The new tunnel will provide drivers with an alternative to local roads for efficiency and better access, writes Lord Mayor Graham Quirk.
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Last week I inspected Legacy Way, Brisbane’s $1.5 billion traffic tunnel project that will connect the Western Freeway at Toowong with the Inner City Bypass at Kelvin Grove. Once it opens to motorists in 2015, Legacy Way will reduce traffic congestion and almost halve peak hour travel times between the Centenary Bridge and the Inner City Bypass.
Our city is now at the centre of one of the fastest growing regions in Australia and this essential infrastructure project will deliver great benefits for residents in Brisbane, Ipswich and beyond who commute to the CBD or travel to the airport.
It will make Brisbane, the Brisbane airport and the wider south-east Queensland region more accessible. It will provide the quickest link to Brisbane’s airport, more than 10 kilometres shorter than alternative routes via the Ipswich, Logan and Gateway Motorways.
We expect that once Legacy Way opens more than 129,000 kilometres of vehicle travel will be taken off arterial roads every day, including Milton Road and Coronation Drive.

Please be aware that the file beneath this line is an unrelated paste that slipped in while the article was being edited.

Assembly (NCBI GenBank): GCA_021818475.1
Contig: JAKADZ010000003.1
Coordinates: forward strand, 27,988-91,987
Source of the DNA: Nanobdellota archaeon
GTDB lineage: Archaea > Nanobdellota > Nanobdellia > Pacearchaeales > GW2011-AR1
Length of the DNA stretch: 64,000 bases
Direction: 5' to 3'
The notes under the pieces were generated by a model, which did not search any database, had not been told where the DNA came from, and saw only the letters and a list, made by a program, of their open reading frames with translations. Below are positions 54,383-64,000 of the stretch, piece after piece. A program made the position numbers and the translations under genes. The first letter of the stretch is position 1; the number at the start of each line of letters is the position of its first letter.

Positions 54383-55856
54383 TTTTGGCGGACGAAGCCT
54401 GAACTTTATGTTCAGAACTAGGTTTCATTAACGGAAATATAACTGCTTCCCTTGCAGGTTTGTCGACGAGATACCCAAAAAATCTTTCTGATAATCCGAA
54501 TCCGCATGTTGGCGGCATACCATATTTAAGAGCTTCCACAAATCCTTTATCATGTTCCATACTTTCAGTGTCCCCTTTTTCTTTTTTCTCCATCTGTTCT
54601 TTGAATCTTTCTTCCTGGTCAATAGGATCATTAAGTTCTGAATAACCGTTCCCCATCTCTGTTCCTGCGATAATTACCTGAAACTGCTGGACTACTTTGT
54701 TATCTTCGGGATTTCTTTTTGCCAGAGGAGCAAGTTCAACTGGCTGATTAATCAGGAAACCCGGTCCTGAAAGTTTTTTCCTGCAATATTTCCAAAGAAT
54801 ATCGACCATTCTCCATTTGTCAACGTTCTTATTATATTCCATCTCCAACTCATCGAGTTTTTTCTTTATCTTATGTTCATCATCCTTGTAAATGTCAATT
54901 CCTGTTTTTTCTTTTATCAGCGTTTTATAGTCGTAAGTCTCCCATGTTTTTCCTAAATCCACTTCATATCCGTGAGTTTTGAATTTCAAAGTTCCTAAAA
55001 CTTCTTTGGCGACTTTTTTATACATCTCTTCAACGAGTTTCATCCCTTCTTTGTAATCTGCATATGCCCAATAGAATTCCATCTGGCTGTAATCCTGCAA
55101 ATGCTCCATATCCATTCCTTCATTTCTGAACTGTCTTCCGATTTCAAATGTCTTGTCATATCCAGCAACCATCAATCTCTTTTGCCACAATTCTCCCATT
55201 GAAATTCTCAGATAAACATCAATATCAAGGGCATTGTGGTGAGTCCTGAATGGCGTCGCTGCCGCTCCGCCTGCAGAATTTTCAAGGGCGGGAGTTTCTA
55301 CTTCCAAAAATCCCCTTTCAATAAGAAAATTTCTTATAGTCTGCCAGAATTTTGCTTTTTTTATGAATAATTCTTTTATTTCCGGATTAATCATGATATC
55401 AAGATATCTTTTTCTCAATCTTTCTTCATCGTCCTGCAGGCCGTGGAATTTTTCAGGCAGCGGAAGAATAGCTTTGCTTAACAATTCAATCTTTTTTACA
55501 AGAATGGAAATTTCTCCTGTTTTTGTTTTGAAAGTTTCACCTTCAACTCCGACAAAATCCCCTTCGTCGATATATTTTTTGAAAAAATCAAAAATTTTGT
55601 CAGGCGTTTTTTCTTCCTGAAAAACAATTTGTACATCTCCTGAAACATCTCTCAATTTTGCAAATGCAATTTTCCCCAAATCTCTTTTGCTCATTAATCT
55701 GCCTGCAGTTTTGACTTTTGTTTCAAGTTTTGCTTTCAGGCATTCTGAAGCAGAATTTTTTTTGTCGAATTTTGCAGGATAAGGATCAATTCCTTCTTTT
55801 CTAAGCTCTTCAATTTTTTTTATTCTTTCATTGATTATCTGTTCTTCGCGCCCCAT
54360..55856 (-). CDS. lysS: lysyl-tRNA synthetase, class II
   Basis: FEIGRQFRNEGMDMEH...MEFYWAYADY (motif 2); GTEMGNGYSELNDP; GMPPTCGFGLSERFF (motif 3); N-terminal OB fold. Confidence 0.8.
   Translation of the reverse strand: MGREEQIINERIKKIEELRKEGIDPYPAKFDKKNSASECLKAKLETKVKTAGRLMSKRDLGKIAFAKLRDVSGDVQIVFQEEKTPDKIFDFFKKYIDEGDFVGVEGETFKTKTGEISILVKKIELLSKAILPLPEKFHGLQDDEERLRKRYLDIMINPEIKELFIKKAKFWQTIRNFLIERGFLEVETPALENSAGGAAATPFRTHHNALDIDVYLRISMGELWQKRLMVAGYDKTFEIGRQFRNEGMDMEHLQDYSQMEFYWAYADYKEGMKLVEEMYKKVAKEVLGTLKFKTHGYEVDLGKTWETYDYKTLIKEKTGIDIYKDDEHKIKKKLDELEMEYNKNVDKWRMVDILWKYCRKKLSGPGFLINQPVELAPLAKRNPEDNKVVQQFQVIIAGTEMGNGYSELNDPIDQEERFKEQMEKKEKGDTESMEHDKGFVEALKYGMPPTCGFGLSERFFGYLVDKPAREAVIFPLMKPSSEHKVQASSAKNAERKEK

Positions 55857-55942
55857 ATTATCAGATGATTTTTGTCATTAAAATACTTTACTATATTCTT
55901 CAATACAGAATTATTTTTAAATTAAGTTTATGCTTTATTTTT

Work in progress
Work on Legacy Way is now three-quarters complete, with the road base laid and underground substations fully constructed. Construction is currently underway for the mechanical and electrical fit-out of the Legacy Way twin tunnels. In the months ahead, tunnel work will include installing fans for ventilation and smoke control, as well as cameras, signs, lighting and public address systems. Works to finalise road paving, line marking and installation of barriers in the twin tunnels will be undertaken prior to the 2015 opening.
Expanding the Mt Coot-tha Botanic Gardens
As tunnel work continues, four hectares of the above-ground western worksite at Toowong will be transformed into an expansion of the Mt Coot-tha Botanic Gardens. This will be the largest upgrade to the gardens since its opening in 1970. The expansion of the gardens will feature a new interactive kitchen garden, amphitheatre, forest walk, nature-themed playground, picnic facilities and large lagoon. Approximately 20,000 plants will be introduced which are all native to Queensland, including rare and threatened species from across the State. A new 18 megalitre lagoon will help to drought-proof the gardens and will allow for water harvesting for the gardens.
The construction of Legacy Way has provided a great boost to our city, supporting around 5100 jobs over the life the project, and is expected to provide $10.5 billion in flow-on benefits for the greater Brisbane region. Brisbane City Council has provided $1 billion to build Legacy Way, with the Australian Government committing $500 million. More information about the project is online at